Study of low-alloy steels resistant to marine corrosion
In research conducted by the ECSC and IRSID over several years, it has proved possible to define low-alloy steel compositions offering improved resistance to marine corrosion (base 2% chromium, 1% aluminium, 0.3% molybdenum). The aim of the programme was to obtain a better technological mastery of these grades by : a) optimising the chemical composition of chromium- and aluminium-alloyed steels b) studying welding conditions and the mechanical properties and corrosion resistance of the welds c) studying the influence of nickel additions (up to 1%) on corrosion behaviour in tidal and splash zones. The results show that the production and working of the grades studied pose no particular problems. These steels can be welded by several processes (arc, MIG, TIG) without particular precautions. However, use of a low-alloy filler metal is recommended, in order to minimise the risk of electric coupling between the parent metal and the weld, observed in submerged and tidal zones. Under these conditions the weld offers no particular sensitivity to hydrogen embrittlement. Nickel has a favourable effect on marine corrosion resistance in splash zones. Aluminium and chromium appreciably reduce the corrosion kinetics in the submerged zones while the addition of molybdenum reduces the occurrence of pitting. On the basis of these results, a standard chemical composition offering a good technical/economic compromise is proposed.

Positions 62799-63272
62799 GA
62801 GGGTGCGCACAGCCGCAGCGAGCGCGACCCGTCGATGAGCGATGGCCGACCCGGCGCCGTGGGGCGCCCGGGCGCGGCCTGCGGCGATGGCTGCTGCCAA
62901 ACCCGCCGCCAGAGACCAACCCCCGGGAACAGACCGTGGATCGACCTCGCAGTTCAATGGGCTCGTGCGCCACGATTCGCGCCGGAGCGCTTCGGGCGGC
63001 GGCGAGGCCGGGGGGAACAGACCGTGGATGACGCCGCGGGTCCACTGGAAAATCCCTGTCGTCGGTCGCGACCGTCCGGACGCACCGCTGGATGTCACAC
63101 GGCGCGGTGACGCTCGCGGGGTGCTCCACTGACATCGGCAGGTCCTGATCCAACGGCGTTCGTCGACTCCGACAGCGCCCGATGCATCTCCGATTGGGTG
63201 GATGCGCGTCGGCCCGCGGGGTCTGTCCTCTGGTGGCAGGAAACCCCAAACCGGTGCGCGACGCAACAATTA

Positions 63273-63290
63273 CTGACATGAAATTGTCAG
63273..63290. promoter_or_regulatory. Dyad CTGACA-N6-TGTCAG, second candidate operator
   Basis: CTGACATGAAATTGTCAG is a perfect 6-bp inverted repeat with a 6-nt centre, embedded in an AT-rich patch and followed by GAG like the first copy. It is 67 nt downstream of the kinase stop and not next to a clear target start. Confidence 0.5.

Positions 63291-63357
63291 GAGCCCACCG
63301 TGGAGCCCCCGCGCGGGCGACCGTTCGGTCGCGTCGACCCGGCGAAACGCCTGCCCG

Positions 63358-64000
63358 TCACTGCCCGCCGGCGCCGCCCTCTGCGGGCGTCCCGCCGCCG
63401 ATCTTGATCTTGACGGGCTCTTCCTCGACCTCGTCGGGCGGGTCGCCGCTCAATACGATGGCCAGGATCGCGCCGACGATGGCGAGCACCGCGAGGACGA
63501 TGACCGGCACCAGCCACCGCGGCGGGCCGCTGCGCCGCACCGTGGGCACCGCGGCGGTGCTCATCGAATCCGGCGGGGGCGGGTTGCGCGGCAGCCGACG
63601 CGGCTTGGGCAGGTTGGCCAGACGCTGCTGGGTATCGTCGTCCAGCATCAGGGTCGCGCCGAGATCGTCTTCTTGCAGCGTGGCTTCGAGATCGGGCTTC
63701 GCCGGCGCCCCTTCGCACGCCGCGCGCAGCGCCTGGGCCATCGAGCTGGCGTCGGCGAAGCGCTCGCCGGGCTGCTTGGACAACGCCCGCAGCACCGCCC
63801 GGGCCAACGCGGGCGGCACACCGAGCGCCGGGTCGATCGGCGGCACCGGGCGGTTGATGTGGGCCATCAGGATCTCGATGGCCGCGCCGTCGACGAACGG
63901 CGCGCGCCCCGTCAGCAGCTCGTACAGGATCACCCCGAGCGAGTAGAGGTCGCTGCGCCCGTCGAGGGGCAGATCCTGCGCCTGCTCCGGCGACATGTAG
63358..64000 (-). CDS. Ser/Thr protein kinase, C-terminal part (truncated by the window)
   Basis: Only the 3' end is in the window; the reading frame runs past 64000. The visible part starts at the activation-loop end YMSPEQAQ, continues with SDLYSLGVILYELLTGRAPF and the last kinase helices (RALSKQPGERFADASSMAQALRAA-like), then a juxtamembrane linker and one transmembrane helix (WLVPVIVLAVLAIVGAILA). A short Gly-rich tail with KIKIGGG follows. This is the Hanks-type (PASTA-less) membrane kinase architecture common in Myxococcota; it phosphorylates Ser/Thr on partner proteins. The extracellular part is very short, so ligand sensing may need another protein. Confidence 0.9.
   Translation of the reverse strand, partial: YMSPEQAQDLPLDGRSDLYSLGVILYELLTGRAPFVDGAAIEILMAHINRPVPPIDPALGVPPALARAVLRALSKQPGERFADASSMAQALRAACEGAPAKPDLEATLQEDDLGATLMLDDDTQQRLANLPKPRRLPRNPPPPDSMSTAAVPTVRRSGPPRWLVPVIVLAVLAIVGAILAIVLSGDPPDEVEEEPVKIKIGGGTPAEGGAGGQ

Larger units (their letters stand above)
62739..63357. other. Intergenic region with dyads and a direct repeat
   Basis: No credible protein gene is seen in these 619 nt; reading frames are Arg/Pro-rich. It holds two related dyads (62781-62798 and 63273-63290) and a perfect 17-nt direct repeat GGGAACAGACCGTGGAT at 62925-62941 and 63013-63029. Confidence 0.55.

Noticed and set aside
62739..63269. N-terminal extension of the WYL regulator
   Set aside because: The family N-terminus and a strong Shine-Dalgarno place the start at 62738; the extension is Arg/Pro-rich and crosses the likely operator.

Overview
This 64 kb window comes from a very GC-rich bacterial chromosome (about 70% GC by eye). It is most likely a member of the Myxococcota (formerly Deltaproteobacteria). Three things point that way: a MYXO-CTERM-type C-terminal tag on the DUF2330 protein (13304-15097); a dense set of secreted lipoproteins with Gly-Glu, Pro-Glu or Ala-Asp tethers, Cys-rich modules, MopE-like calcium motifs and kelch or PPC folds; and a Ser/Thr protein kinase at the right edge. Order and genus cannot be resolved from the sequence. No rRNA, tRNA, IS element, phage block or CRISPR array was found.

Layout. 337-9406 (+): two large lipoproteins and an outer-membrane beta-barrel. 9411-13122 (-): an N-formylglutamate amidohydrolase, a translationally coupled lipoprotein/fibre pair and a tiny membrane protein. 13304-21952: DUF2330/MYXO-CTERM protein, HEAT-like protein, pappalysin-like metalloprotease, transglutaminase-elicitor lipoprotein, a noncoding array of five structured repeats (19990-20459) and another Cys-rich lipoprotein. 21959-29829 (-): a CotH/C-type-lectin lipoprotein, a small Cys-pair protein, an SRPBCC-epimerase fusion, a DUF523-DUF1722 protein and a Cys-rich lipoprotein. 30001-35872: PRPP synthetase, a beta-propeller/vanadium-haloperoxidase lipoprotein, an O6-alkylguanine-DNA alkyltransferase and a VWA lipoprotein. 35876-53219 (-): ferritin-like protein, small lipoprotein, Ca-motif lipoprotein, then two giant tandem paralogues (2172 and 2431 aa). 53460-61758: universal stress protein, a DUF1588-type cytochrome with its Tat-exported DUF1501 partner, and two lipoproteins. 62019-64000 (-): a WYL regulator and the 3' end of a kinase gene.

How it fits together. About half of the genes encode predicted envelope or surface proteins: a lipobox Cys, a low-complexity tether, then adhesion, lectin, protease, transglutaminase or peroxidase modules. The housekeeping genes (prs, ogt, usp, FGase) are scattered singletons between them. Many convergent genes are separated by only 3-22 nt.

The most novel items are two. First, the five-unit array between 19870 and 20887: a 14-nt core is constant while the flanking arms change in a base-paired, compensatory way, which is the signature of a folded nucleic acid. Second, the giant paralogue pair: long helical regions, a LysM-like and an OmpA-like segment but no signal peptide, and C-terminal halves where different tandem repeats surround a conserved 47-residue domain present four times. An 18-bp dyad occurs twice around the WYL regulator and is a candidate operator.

Bibliographic Reference: EUR 11426 FR (1988)
Record Number: 198910038 / Last updated on: 1994-12-01
Original language: fr
Available languages: fr